Where the Wild Things Are!
By Frank Messina / Photos by Andy Craig (Heckscher session – June 15, 2019)
So, I’m in my office, and two of my colleagues are complaining about the lack of sunny days this Spring. As I walk by, one of them says “Hey, nice tan. Did you go away?” Me: “No, I’ve just been sailing.” Him, with a disbelieving tone, “Really? Hasn’t it been all rainy and windy? I mean, when are we gonna have some nice weather?” I just nod and smile.
I gave up trying to explain windsurfing a long time ago. You either get it or you don’t. You either know from that very first moment you ever saw it – “I want to do that!” – or you don’t. I have photos of myself windsurfing on my office walls. It’s not just vanity. I put them there as conversation starters. Unfortunately the conversation is usually the same. “So that’s windsurfing? Where was that taken? That’s not here. That’s not really you.” I find it amazing how little most Long Islanders know about their own backyard.
OK. Let me start over. I live on Long Island. By choice. Not the rich ‘vacationland’ you see on TV. The one where you get up and go to work each day. Like everyone else does. And yes, we live on an island. A big one, surrounded by water. And we love to play in that water.
I’ve been windsurfing since the late 1970s. Yeah, you’d think I would be a better sailor than I am! But I don’t care. I love it. I love the learning curve. And that’s important. In order to love windsurfing you have to love failing. That’s the great thing about windsurfing: you never really master it and get bored. There is always something new about it. There is no ‘free-throw line.’ Every session is new, a different wave, swell, breeze, tide. There is no ‘right way.’ Your next mistake could become the next great move. You can get totally worked, break gear, do the walk of shame, and still end your session with a great big smile.
It is the only sport I know where everyone is welcoming to newcomers. “You want to be one of us? Welcome to the tribe my friend.” Throw your trash-talking aside. Be prepared to be complimented. “Wow, I saw that great jibe you did on that wave face! Damn, you looked great out there today!” Be prepared to be happy about any session on the water.
We are not thrill-seekers. We are not hard-core. We are young and old. Sail brand new as well as hand-me-down gear. We are none of your labels. We simply love to windsurf. So we do it as often as we can. If you want to give it a try? We are happy to share our stoke.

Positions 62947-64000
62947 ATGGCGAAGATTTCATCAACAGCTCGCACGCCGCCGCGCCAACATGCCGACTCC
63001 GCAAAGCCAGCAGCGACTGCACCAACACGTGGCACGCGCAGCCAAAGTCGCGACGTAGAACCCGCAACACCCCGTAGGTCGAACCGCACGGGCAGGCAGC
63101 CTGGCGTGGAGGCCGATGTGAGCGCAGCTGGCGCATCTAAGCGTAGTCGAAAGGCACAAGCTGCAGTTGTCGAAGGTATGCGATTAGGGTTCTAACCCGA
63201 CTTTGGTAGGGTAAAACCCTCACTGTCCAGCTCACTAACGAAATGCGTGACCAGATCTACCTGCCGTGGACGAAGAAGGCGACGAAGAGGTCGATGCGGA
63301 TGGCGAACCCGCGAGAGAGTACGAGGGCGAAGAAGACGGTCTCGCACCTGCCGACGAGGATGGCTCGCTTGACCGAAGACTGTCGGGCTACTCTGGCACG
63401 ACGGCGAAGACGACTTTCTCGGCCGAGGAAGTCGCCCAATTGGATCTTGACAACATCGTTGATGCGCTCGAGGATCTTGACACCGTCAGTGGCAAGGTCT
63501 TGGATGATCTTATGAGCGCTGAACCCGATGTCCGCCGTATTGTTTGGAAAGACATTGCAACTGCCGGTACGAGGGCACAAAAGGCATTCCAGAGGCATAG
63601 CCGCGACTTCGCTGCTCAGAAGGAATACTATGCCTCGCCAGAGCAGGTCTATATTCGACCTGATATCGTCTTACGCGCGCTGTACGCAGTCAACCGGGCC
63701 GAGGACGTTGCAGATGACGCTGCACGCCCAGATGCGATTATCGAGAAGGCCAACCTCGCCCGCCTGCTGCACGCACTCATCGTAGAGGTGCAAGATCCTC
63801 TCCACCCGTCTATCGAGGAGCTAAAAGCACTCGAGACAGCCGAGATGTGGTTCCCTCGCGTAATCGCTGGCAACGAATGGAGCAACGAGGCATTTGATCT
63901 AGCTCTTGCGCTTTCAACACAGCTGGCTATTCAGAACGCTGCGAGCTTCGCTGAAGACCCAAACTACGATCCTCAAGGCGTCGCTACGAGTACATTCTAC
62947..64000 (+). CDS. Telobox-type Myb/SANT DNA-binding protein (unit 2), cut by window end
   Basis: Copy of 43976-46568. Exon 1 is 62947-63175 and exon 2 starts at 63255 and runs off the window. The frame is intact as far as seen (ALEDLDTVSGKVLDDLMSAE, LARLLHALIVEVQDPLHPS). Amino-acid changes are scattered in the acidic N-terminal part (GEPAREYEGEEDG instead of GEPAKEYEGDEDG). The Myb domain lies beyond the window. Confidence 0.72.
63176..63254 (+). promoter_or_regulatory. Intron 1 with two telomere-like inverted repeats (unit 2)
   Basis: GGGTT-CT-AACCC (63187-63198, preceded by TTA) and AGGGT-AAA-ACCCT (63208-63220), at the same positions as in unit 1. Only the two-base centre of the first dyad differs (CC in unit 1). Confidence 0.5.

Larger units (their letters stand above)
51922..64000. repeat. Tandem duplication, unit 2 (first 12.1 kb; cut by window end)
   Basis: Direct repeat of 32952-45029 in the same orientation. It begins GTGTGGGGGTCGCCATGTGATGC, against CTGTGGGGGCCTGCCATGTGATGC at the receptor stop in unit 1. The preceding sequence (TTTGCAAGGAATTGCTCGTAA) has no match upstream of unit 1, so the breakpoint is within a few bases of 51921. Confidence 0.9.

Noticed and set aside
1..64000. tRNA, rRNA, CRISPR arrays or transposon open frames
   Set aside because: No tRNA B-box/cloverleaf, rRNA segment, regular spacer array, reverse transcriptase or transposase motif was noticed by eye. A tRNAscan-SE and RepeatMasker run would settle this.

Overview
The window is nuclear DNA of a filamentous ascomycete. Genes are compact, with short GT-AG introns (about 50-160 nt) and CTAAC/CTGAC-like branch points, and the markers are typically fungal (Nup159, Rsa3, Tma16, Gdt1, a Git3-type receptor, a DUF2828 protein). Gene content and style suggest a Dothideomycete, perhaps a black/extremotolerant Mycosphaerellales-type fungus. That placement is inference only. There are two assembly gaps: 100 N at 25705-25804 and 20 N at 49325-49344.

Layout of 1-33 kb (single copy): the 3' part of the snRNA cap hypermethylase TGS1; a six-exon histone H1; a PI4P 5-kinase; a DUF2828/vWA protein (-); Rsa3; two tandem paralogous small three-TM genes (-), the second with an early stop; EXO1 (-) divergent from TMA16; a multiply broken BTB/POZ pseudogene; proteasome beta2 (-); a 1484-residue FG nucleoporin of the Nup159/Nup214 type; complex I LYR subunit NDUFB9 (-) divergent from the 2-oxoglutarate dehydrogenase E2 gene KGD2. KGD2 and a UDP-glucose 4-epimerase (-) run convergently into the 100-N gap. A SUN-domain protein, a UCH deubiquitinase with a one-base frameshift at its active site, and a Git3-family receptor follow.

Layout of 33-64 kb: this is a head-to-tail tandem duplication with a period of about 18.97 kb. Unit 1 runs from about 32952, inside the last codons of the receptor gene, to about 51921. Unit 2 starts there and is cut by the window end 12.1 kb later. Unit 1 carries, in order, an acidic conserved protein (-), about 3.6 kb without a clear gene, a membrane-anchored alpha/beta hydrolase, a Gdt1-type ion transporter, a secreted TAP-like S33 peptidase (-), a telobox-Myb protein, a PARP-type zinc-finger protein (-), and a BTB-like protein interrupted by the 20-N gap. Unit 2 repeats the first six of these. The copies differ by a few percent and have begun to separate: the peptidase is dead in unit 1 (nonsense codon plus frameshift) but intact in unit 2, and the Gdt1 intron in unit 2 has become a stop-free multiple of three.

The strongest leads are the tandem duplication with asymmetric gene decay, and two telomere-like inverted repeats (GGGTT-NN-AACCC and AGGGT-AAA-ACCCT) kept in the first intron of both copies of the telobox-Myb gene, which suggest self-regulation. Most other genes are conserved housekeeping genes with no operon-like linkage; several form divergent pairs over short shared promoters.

The folks I windsurf with are my family. Many of us have been sailing together for 30+ years. Many joined much more recently. We travel together. Support each other in times of need. And if the wind comes up, we do our best to drop everything and go sailing.
Last session started out like any other day. I got out of bed, had my cup of joe, and checked the forecast. It looked hopeful, not certain. But if you sail on Long Island, you have a secret weapon: the Long Island Windsurfer Yahoo Group. Started by Ely about twenty years ago, it has become (when it’s working!) our go-to method of sharing information with each other. Around noon that day, guys started to post on-site reports: “Wind’s picking up. It just went SSW. Al’s rigging a 5.0. On my way, ETA 2:00.” Time to drop everything and head to Joe’s Beach – Heckscher State Park Field 7!
Heckscher sticks out into the middle of the Great South Bay. As such, it is a magnet for anything blowing East through South and West. It is just lucky enough for us that if we get any kind of afternoon thermal, it will be at Heckscher. Heckscher Field 7 is a designated windsurfing & catamaran launch. So there is no need to worry about the summer beach crowds.
When I arrived, folks were rigging down. I did a quick check with the guys on shore. Rich was on a 4.5, Jill a 4.7, ‘Mustang’ Steve a 3.7. I couldn’t tell what ‘Upwind Mike’ was on, but he and Bruce were lit! That’s it! I went into a rigging frenzy. I was so amped I tried to stuff a 460 mast up my 4.7. Oops! Got the correct mast, jumped into my wetsuit, tossed in the 90 liter and I was wet.
After two or three runs I realized I was having trouble getting on a plane even though my 4.7 was big enough. Weeds! Already? Rushed back to the van for a quick pit stop. Grabbed a 17cm weed fin and 10cm thrusters. Switched them out, rehydrated, and sailed ’til my forearms were so blown-out that I started blowing all my jibes. Just another Heckscher day!
I dedicate this story to the Heckscher brothers we lost too early: ‘Hurricane’ Phil, Joe ‘The Mayor’ and Marty of the ‘The two Arty’s.’ Sail every session as if it might be your last.